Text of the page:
If you are looking for couilles de mouton to eat in Paris next week, better do it before 9 pm or after 6 am. Starting this Saturday, the greater Paris region, Marseille, Toulouse, Montpellier and five other French cities will be under a curfew throughout much of the night and early morning. The curfew will extend from 9 p.m. each night to 6 a.m. the next morning. If you are caught outside vivre la vie during this time period, you will be fined a cool 135 Euros, which translates to about $158 or over 135 baguettes.
Why did French President Emmanuel Macron announce this curfew that is currently scheduled to last four weeks? Well, it’s all because of, French roll please, the Covid-19 coronavirus. The virus is starting to surge again in France, triggering a new state of emergency. For the third time in the past six days, the number of new cases of Covid-19 coronavirus infections exceeded the 20,000 threshold. So far, throughout the pandemic, France has had over 820,000 cases and over 33,000 deaths from Covid-19.
You will still be able to make essential trips during between the hours of 9 pm and 6 am, although going to a restaurant to eat sheep testicles will not count as essential. And don’t use the excuse that you were simply trying to go to the bathroom and somehow ended up outside in the park.
As of now, there won’t be movement restrictions during the day. People will still be able to ride public transport and travel among different French regions.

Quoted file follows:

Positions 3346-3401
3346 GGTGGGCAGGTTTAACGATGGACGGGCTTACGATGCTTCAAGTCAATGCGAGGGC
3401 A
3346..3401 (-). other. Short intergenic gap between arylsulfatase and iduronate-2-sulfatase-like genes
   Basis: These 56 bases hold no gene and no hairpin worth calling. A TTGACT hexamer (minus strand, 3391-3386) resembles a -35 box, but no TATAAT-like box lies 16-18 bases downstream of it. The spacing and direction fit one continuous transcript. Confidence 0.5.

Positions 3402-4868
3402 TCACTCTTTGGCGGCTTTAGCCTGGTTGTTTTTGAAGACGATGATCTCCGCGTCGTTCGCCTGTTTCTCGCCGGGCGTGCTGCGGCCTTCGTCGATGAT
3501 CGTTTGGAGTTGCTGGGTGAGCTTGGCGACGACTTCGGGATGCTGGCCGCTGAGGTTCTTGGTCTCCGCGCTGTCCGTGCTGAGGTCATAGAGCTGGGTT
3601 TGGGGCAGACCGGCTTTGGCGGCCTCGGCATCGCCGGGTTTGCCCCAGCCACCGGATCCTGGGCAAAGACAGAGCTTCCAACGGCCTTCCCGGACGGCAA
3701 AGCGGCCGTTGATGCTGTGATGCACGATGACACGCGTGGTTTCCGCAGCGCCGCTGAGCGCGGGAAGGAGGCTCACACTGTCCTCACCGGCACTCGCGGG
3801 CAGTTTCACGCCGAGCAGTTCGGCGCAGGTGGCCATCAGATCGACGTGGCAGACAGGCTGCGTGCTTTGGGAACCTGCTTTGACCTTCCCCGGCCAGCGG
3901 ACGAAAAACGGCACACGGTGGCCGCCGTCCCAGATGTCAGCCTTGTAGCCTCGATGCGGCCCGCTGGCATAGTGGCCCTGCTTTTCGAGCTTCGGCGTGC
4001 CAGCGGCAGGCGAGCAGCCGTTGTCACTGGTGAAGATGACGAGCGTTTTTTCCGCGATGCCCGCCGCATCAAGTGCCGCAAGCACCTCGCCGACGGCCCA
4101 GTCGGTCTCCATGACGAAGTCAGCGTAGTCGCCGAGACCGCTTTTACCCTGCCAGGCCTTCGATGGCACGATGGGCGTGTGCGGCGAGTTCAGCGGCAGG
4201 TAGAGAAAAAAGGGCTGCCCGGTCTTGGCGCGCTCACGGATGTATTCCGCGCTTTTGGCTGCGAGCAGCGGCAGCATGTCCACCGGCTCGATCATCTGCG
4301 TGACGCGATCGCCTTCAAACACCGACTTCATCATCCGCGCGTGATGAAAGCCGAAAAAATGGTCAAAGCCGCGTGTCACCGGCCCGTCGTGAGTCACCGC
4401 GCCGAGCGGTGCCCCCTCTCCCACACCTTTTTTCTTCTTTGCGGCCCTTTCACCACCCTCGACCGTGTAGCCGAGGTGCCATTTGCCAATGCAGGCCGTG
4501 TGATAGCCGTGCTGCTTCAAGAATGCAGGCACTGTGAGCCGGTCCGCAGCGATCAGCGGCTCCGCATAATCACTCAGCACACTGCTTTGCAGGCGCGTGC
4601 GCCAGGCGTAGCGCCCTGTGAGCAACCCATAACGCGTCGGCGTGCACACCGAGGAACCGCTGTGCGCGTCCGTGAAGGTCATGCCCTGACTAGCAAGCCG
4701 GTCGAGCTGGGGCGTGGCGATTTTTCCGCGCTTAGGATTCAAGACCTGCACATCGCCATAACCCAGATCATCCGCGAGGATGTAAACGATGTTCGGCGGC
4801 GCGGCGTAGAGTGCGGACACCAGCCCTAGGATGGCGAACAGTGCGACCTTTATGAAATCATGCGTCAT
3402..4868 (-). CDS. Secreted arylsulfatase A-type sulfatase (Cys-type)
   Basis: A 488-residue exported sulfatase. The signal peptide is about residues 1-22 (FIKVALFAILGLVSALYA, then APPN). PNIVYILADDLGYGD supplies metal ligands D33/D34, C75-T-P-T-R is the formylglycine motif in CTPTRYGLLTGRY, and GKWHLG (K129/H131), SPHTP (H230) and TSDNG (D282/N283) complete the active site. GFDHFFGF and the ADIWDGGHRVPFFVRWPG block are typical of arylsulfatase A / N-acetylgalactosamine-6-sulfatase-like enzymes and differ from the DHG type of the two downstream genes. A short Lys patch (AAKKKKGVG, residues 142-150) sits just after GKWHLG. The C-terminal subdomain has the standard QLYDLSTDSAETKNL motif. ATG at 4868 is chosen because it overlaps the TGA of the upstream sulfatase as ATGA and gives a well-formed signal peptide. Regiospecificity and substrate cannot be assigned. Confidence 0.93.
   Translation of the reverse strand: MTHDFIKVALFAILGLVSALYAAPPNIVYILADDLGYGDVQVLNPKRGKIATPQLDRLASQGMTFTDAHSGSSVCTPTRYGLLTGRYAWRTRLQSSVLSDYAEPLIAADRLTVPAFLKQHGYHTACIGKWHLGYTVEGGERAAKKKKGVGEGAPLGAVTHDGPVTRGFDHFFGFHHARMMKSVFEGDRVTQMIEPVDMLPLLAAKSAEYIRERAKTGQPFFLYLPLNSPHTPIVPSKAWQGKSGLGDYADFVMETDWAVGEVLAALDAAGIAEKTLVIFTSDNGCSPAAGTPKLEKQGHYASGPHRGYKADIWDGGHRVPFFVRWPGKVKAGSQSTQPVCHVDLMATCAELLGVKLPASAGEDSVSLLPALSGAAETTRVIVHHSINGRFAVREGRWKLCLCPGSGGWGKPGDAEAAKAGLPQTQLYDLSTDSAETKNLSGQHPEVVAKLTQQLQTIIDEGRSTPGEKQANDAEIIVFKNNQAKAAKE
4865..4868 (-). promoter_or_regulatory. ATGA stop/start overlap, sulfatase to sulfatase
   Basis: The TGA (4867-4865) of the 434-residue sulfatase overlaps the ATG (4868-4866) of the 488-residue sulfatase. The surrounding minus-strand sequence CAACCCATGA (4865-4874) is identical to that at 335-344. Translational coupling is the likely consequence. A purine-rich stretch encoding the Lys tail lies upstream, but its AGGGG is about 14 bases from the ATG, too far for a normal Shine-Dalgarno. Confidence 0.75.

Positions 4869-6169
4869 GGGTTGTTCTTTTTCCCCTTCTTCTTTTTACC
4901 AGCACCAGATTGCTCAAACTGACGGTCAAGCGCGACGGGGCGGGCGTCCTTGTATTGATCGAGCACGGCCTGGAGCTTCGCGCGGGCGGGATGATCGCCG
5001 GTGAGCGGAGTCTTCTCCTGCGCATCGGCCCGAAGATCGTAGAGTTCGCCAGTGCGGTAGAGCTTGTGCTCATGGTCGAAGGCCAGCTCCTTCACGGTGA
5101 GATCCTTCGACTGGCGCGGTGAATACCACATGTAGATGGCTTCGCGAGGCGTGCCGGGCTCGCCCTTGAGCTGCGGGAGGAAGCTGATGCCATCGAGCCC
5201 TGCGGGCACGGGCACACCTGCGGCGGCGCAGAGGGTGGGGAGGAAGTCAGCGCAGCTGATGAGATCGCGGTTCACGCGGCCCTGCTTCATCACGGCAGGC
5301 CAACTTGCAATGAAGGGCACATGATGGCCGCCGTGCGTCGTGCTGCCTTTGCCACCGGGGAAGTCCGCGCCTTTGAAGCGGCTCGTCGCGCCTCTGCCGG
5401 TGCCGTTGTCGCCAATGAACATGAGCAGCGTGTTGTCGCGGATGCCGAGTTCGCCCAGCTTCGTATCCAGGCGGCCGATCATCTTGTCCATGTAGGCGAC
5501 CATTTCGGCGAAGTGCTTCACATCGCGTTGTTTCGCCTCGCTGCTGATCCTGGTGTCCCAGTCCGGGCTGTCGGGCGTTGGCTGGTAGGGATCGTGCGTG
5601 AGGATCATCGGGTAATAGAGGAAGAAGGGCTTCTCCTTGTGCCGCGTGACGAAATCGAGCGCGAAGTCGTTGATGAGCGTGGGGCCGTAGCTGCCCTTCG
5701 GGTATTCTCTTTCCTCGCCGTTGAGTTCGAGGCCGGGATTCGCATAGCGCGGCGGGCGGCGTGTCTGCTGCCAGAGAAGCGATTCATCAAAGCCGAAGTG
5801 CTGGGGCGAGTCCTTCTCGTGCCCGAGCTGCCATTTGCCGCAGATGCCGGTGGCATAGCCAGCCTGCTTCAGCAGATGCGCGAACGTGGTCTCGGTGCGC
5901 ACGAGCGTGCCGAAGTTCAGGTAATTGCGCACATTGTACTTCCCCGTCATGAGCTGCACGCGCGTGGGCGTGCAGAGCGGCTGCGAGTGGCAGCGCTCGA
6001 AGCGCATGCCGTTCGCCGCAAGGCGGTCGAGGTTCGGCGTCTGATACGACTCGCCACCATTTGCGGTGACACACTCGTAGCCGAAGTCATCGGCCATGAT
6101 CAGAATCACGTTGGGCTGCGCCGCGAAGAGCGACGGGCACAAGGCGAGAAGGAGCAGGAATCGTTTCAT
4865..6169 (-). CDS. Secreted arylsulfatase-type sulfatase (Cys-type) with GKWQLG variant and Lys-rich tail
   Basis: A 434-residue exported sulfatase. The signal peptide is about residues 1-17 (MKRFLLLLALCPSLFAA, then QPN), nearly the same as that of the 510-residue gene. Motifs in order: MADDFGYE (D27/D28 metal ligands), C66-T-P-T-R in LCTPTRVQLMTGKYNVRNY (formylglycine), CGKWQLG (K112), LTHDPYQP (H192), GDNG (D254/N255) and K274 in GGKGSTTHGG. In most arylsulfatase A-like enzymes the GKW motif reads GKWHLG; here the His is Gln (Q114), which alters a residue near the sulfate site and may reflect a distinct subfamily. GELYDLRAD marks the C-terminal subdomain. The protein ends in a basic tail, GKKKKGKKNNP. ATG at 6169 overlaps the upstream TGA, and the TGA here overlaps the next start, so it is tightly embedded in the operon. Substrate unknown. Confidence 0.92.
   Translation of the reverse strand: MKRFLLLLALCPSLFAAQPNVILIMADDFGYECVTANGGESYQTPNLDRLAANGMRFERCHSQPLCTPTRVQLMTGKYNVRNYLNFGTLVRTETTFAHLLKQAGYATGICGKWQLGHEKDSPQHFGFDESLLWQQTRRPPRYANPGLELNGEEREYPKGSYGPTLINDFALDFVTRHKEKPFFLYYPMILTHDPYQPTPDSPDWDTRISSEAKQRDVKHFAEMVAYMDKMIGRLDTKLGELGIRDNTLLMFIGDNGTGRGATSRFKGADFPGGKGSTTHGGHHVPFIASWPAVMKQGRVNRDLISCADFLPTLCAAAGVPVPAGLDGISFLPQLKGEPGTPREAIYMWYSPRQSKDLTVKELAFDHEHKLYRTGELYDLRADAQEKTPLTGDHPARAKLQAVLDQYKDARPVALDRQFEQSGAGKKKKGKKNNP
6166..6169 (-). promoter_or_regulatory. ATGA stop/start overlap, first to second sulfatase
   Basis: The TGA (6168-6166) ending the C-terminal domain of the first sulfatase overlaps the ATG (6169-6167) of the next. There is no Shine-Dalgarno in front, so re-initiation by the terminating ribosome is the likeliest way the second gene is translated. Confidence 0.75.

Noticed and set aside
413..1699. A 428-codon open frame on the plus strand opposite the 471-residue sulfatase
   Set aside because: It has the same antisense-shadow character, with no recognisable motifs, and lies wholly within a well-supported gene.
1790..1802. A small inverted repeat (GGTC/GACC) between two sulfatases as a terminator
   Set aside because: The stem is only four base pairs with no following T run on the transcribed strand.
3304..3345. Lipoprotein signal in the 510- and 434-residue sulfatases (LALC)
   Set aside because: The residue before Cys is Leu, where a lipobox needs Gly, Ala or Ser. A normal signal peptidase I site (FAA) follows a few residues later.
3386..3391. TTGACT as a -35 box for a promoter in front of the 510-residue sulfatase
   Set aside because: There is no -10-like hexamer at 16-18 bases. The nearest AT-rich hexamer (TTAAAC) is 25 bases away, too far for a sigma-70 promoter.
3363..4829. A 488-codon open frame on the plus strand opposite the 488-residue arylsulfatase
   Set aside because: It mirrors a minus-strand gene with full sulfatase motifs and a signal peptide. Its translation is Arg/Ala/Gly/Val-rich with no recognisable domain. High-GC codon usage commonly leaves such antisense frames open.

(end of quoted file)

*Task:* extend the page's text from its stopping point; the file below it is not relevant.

Macron’s announcement came just three days after the French Open tennis championships wrapped up on Sunday. The Grand Slam tournament is normally held in the late Spring in Stade Roland Garros in Paris, France. However, with the Covid-19 coronavirus rapidly spreading in the Spring, organizers of the tournament took an unprecedented step, because these are, in case you didn’t know it, unprecedented times. They moved this year’s edition of the clay court tournament to the Fall, running from September 27 to October 11. Seeing the French Open being played while the NFL was in the midst of its regular season was a bit like having hot dogs with peanut butter: unusual.
What’s happening in France is further evidence that the severe acute respiratory syndrome coronavirus 2 (SARS-CoV2) is exhibiting seasonality. Not seasoning, like some garlic or Herbes de Provence, but seasonality, as in the virus ,may become more or less transmissible and potentially more or less dangerous with the changing seasons. As I recently wrote for Forbes, a number of factors may make the Covid-19 coronavirus worse in the Northern Hemisphere this Fall and Winter, including lower temperatures and lower relative humidity.
So consider this a warning. You may have gotten away with not social distancing, not wearing face masks, and taking recommended precautions during the Summer. However, if you keep flouting public health recommendations, you may be in for a fall this Fall.